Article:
oa African Zoology - The bush Karoo rat Otomys unisulcatus on the Cape West coast

Volume 23, Issue 2
  • ISSN : 1562-7020
  • E-ISSN: 2224-073X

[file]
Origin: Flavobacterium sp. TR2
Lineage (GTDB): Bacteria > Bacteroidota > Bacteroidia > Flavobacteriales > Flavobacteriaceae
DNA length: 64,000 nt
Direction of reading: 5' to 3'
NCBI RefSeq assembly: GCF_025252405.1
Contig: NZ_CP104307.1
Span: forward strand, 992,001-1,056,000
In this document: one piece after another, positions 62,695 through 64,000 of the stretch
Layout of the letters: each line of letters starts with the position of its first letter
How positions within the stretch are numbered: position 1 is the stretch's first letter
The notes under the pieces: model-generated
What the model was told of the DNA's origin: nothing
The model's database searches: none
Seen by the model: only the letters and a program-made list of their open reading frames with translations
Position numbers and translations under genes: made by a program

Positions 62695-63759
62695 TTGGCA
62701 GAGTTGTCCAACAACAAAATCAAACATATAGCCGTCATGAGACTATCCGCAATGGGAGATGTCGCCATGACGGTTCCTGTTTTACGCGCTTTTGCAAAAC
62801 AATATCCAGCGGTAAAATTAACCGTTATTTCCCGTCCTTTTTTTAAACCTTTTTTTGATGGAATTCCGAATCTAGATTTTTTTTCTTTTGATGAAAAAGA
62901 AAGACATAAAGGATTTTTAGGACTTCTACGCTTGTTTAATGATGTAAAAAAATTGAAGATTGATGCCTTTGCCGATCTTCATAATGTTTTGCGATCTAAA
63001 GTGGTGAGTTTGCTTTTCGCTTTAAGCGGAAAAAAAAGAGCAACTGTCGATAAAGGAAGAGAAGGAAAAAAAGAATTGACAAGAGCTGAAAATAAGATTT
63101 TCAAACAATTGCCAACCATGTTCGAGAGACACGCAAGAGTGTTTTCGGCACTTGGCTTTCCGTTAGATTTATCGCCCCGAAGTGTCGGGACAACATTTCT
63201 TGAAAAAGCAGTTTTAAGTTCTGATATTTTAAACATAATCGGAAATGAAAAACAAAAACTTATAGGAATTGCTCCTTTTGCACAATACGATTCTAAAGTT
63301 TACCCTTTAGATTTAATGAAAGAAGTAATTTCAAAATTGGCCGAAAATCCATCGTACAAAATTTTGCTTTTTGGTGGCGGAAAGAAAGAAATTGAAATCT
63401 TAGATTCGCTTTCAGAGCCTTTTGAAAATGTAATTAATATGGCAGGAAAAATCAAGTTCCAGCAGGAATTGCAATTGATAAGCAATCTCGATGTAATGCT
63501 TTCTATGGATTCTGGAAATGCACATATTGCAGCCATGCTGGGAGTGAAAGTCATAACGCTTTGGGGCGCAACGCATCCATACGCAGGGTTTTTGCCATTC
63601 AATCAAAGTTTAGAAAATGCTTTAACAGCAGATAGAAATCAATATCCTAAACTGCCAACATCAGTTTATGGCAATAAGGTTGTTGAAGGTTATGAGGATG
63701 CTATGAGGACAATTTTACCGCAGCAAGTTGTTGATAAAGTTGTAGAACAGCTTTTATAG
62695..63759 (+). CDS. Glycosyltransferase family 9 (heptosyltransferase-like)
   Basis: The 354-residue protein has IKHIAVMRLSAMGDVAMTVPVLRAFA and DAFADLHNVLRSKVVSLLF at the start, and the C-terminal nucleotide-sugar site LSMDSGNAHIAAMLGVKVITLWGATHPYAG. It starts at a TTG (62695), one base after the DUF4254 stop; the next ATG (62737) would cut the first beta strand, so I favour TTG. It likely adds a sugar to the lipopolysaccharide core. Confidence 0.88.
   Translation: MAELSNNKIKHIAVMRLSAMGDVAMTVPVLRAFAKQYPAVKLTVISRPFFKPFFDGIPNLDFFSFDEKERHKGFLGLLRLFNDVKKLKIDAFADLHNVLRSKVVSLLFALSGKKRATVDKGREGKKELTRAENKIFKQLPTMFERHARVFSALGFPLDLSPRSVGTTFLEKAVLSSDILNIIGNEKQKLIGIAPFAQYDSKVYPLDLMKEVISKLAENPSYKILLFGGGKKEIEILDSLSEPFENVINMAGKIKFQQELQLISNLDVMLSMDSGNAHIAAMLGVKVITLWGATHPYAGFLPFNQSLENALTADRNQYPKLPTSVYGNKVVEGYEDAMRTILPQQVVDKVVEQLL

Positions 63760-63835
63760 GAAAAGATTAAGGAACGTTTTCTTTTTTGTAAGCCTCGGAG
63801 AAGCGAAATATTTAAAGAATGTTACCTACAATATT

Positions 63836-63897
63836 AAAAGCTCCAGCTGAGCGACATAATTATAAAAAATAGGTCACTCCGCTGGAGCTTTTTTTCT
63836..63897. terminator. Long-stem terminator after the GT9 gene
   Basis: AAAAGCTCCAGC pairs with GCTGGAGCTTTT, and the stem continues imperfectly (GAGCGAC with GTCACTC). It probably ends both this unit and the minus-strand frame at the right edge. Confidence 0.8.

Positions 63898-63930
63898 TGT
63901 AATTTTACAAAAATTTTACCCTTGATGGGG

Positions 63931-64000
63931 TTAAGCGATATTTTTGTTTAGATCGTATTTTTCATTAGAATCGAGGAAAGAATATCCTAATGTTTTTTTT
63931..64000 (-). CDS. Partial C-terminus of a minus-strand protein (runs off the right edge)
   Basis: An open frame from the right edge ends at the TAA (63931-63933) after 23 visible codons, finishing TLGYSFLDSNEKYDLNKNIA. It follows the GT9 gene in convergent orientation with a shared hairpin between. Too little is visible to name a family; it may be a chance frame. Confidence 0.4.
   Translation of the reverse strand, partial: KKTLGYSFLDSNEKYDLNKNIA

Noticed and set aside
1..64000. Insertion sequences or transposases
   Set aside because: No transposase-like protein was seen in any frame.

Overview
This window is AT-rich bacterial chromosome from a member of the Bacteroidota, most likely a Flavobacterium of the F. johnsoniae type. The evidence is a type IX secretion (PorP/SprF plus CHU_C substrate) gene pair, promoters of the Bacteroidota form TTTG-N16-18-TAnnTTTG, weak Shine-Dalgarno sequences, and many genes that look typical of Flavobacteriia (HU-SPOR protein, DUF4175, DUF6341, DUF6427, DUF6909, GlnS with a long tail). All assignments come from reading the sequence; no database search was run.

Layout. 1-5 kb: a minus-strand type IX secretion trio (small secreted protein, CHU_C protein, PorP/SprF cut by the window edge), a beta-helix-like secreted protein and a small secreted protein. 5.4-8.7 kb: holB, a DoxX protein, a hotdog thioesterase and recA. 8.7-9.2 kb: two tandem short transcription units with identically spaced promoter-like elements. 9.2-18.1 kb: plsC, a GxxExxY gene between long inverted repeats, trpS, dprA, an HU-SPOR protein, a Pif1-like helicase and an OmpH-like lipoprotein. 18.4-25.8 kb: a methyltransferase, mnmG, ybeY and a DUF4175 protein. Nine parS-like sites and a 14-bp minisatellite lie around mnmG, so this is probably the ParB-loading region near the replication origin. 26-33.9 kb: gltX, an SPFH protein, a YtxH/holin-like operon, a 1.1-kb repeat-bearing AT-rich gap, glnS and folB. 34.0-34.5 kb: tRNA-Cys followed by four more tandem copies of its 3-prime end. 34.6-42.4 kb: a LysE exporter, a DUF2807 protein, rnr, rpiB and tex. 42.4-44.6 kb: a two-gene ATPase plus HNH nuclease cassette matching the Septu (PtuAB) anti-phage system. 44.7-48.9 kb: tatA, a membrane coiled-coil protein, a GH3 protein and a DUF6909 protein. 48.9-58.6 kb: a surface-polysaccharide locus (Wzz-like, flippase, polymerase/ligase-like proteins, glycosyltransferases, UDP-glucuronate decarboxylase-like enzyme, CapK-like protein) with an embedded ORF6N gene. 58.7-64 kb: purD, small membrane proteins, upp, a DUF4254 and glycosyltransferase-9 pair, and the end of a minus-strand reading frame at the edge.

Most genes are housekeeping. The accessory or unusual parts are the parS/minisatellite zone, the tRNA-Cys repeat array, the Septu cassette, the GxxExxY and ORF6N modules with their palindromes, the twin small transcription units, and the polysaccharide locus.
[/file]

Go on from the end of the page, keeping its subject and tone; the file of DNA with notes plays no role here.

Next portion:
In the Postberg Nature Reserve, coastal Western Cape Province, bush Karoo rats Otomys unisulcatus build dome-shaped stick shelters or lodges, with a mean height of 1,45 m and a mean volume of 0,61 m3, usually with Exomis microphyJla var. axyrioides as a supporting shrub. Sticks and twigs utilized are from 10 to 517 mm long, 3,5 mm thick, and with a mean length up to 117 mm per lodge, interwoven to form intricate structures. These are criss-crossed with passages and contain two nests and two latrines each. More than 13000 sticks can be used to build a lodge; this involves travelling total distances of up to 16,5 km to gather building material. A network of paths interconnects lodges and leads to shrubs providing sticks and food. Most lodges are inhabited by one or two individuals. The species is diurnal and crepuscular.

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